This week saw the return of the Fire Safety Bill to the House of Commons. I voted in favour of the amendment to this Bill because almost four years on from the Grenfell tragedy, the Government’s building safety plan is still failing to get remediation works off the ground. Meanwhile leaseholders in my constituency are paying out hundreds of thousands of pounds in waking watch fees and skyrocketing insurance premiums, while living in fear with the knowledge that they are in unsafe buildings.
This vote could have protected leaseholders from astronomical costs. Instead, Conservative Ministers once again, voted down these life-saving measures.
Before this vote, I wrote to Lord Greenhalgh, the Government’s Building Safety Minister, to point out that while they say building owners and industry should volunteer to make buildings safe without passing on costs to leaseholders, that is not what is happening on the ground. Hemisphere Apartments in Edgbaston has several fire safety issues that require urgent remedial work, estimated to cost £13.8 million – roughly £40,000 per flat.
Like the 100 other buildings in Birmingham, last year they applied to the Government’s Building Safety Fund but are yet to receive a penny of funding.
The longer the Government wrings its hands about how to get remediation works moving, flat owners are being driven closer to the brink. That is why we needed the Government to back legislative change to properly protect leaseholders this week. Once again, the Government let my constituents down.
Tuesday marked one year since England entered its first national lockdown and so it was only right that we took a national day of reflection to think about the huge sacrifices that have taken place during this time.
In the last year, over 126,000 people have died from Covid-19 and approximately 2,800 of those were from Birmingham. My thoughts are with all of those who have lost loved ones during this pandemic.
Birmingham City Council, working with community groups, this week released concept images of what a series of COVID-19 memorial community gardens across Birmingham could look like. They are designed to recognise the fact that the virus has affected all parts of Birmingham and will provide an important space to remember and pay tribute.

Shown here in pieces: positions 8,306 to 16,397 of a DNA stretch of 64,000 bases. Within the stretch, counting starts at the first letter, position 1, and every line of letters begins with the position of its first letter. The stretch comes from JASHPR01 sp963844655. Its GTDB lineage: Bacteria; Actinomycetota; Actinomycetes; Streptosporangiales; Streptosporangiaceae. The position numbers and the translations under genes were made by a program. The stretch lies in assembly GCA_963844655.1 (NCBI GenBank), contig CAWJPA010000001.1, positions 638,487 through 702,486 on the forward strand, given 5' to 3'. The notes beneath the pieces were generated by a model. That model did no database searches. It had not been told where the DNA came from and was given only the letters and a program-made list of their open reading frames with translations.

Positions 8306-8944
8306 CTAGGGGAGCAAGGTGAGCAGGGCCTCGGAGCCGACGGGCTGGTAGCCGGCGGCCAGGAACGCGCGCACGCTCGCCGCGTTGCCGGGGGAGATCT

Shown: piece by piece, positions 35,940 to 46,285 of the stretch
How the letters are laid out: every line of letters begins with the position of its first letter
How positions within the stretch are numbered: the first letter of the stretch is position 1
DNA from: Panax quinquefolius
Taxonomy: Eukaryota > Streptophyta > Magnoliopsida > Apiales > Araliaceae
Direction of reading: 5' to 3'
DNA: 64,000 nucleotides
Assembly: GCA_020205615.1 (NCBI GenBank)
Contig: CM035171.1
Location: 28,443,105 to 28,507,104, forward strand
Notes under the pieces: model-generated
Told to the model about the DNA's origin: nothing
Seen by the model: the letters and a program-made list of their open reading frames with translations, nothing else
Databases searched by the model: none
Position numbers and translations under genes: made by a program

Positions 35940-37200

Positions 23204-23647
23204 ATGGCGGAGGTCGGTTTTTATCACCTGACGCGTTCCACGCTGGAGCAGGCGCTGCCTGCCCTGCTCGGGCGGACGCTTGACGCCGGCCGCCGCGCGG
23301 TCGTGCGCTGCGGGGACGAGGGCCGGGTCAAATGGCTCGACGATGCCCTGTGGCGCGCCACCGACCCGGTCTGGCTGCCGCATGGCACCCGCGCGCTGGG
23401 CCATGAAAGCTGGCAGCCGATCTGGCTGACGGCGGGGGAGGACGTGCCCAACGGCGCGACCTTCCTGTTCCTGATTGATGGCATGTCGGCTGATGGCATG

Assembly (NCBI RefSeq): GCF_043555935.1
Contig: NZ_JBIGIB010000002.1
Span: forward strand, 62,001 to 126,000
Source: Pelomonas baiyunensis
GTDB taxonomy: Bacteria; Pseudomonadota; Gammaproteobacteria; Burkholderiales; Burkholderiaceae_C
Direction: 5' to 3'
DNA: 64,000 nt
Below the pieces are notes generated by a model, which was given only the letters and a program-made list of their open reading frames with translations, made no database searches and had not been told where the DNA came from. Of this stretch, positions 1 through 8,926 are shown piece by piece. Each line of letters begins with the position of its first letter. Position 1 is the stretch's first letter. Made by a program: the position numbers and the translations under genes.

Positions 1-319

While we need to reflect on these huge losses, we also need to know what has happened with the handling of the pandemic. One of the devastating questions that so many bereaved families have been asking is, could more have been done to prevent these deaths? Families deserve to have answers which is why I was pleased to see that Keir Starmer has stepped forward to call on the Prime Minister and demand a public inquiry into the Government’s handling of the pandemic as soon as restrictions are lifted.
An inquiry is important to give families answers but it's also vital that we learn from any mistakes made so that they are never repeated. We saw how quickly this pandemic spread across the world. An inquiry will make us better prepared in the event of any future pandemics that may arise and prevent the same devastating affects from happening.
This week I was fortunate to be contacted by the NHS for my Covid vaccine. I was so pleased to visit Harborne Medical Centre to have the Astra Zeneca jab. Thanks to all the dedicated staff and volunteers at the centre, the process was seamless, and I was in and out the centre in minutes.
I was so grateful to have my vaccination and I would encourage everyone to have theirs as soon as they are offered it. This is how we will help to keep each other safe as we soon begin the move out of this national lockdown.
If you’re eligible, please book your vaccine as soon as it is offered to you. You can do so on the button below and watch my video at the vaccine centre here.
And finally, this week my family got to say hi to the new Commonwealth Games mascot, Perry. Perry has clearly taken his name from Perry Barr, where the transformed Alexander Stadium will host the Games’ opening and closing ceremonies as well as the athletics events.
Personally, I can’t wait for the Commonwealth Games to begin next year and for us to be able to see sport first-hand and for some of our fantastic athletes to be competing right here in Edgbaston at the cricket stadium.
But the Games isn’t just going to be about the 11 days of sport. Birmingham 2022 will be a region-wide celebration of the power of art and culture to bring people together and is looking to disrupt the region’s cultural sector and inspire lasting change.
Keep up to date with what’s planned for the ambitious arts festival here. If you’re a budding artist, part of a social group or community groups, a social organiser, heritage group, artists collective or a musician and want to get involved or speak to the B2022 team to offer your ideas or to ask about opportunities, email me at email@example.com and I can help to put you in touch.